Bulgarian legislation has as its ultimate objective to limit the extent of ‘economically dependent employment’, by means of assimilating this form of work to that of standard employment relations. This view was formed during the first transition years to a market economy, when it was common practice for employers to evade labour legislation by using service contracts or by not signing any employment contract at all. In order to curtail such practices, the legislator attributed the following capacities – as stipulated by Article 405а of the Labour Code – to the General Labour Inspectorate (изпълнителна агенция ‘главна инспекция по труда’, GLIEA):
- to establish whether the work performed by a person is accomplished under an employment relationship;
- to stipulate a regulation by which the employer is obliged to conclude an employment contract with this person.
After several years of inspection and following the amendments of the Labour Code, the control bodies have the powers to assess, whether the work done is in violation of the principle formulated in Article 1 Paragraph 2 of the Labour Code. When the Labour Inspectorate finds infringements of the Labour Code article, inspectors have the right to declare that an employment relationship exists between the respective employer and worker. An inspectorate decree is then sent to both parties of the employment relationship.
Furthermore, the inspectorate has the right to oblige an employer to offer the worker concerned an employment contract. However, if the parties conclude a written employment contract, they are free to determine terms and conditions of employment as provided for by law, such as a fixed-term employment contract or part-time work.
If the employer and the worker do not agree on the terms and conditions of the contract in written form, the inspectorate’s decree will act as employment contract. In these cases, the employment contract will be considered as concluded under the following terms set out by law:
- the parties to the employment relationship are those stated by the decree of the inspectorate;
- the employment relationship is concluded for an indefinite period of time;
- employment is based on an eight-hour working day and a five-day working week.
These are the minimum requirements established by the legislator and are legally binding.
The impact of the inspectorate’s administrative intervention is twofold. On the one hand, it creates a legal mechanism for protecting the workers’ interests. In some cases, the inspectorate protects the worker from ‘self-damaging actions’, since in times of high unemployment many workers are ready to sacrifice labour standards to keep an income. Receiving the inspectorate’s decree creates a real opportunity for the worker to turn to the competent court, in order to exercise his constitutional right to protection under Labour law. On the other hand, the Labour Inspectorate aims to motivate employers to respect labour legislation. Facing the risk of entering into an employment relationship ‘by law’, as well as facing financial penalties for violations, these are major incentives for employers to abide by the law and freely enter into an employment relationship with their workers.
Position of social partners
So far, the social partners have not discussed these issues. Public opinion seems to consider ‘economically dependent workers’ as one form of employment designed to evade the requirements of labour legislation; hence, there would be no need to make it official.
The Bulgarian society has not yet decided whether to transform all types of disguised work into regular employment relationships or to pursue a policy of relative tolerance.
To date, no data are available on the trade union representation of economically dependent workers, nor on provisions covering these workers in collective bargaining at national, sectoral or company levels.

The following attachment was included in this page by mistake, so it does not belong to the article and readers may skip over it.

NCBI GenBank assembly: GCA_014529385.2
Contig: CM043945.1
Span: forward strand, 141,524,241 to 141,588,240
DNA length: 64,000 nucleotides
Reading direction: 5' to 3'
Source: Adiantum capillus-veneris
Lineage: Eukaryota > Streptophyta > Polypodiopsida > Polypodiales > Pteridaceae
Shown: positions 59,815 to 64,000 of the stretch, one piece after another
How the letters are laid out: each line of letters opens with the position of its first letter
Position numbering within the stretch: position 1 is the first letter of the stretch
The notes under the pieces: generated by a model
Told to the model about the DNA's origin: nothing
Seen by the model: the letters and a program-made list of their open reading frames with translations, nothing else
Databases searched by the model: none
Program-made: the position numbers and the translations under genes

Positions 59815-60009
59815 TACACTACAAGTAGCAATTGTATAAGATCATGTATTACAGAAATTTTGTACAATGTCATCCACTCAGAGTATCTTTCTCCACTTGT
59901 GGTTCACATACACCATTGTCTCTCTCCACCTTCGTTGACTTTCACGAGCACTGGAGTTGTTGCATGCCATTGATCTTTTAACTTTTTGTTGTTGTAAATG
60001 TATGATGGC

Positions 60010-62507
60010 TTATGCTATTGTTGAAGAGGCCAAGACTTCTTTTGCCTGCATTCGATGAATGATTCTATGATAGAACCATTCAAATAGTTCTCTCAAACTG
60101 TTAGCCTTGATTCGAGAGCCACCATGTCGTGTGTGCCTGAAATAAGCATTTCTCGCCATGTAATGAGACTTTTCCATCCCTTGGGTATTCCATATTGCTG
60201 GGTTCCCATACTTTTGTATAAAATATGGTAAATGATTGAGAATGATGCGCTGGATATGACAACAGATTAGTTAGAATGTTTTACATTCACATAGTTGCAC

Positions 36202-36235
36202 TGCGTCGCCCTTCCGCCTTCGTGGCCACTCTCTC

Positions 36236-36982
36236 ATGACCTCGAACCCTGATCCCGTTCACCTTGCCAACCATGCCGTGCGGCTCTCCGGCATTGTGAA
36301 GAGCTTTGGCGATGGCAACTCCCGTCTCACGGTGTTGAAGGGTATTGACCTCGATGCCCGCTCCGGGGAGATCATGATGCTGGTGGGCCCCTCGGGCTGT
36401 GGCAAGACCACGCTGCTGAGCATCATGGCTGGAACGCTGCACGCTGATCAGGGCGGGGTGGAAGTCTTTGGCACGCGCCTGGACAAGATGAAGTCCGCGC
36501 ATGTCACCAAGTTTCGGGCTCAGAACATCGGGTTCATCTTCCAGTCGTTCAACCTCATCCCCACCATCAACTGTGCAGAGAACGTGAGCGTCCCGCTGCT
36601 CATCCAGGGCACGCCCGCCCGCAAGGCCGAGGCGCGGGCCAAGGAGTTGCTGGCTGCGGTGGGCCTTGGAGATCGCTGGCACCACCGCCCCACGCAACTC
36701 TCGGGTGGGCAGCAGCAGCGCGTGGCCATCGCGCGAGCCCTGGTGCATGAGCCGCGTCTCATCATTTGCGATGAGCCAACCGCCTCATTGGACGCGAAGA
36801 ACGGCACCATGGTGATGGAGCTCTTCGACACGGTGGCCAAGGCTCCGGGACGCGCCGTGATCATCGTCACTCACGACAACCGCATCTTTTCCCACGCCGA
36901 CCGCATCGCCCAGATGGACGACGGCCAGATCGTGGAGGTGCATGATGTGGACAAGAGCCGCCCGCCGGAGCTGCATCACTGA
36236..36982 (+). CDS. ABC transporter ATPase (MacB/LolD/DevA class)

However, Bulgarian society shows different, often opposite viewpoints concerning the place and the significance of economically dependent work. Some people advocate that the legal form under which work is performed is not always a matter of choice, but is often subject to the necessity to survive. Those who support various forms of disguised employment argue that it contributes to the creation of new jobs and generates incomes. These arguments are not only supported by the majority of officially registered unemployed people, but also by those referred to as ‘working poor’.
Many employers also believe that such disguised forms of employment generate new employment and function as an incubator for entrepreneurial development. According to these employers, real, extreme poverty would emerge if these forms of employment were abolished. The main reason for the development of such practices relates to a normative ‘over-regulation’ of the labour market.
The trade unions have a diametrically opposite point of view. They are firm in denouncing the trend towards the so-called ‘dual approach’ concerning the rights at work.
Bulgaria’s situation in relation to economically dependent work is complicated since the short-term interests of employers and workers coincide. Many of the workers prefer to receive a higher remuneration today with fewer deductions for social insurance and pension contributions – the latter only representing a future source of income. In this respect, employers also benefit from the situation as higher wages are more than compensated by what they would have to disburse in taxes, social contributions and pensions. As a result, they actively contribute to the grey economy.
The main dilemma of Bulgarian politicians, researchers and practitioners today is how to reduce red tape related to contract labour, while avoiding the negative consequences from globalisation and the liberalisation of market relations. The approach which is to be adopted in future will be based on a political decision on whether to restrict or to transform disguised work relationships.
A comparative overview of the situation in 16 European countries (15 Member States and Norway) was published in 2003 and is available online: Economically dependent workers, employment law and industrial relations. This article, compiled from the same questionnaire, serves to highlight the situation in one of the new Member States.
Zlatka Gospodinova, Balkan Institute for Labour and Social Policy (BILSP)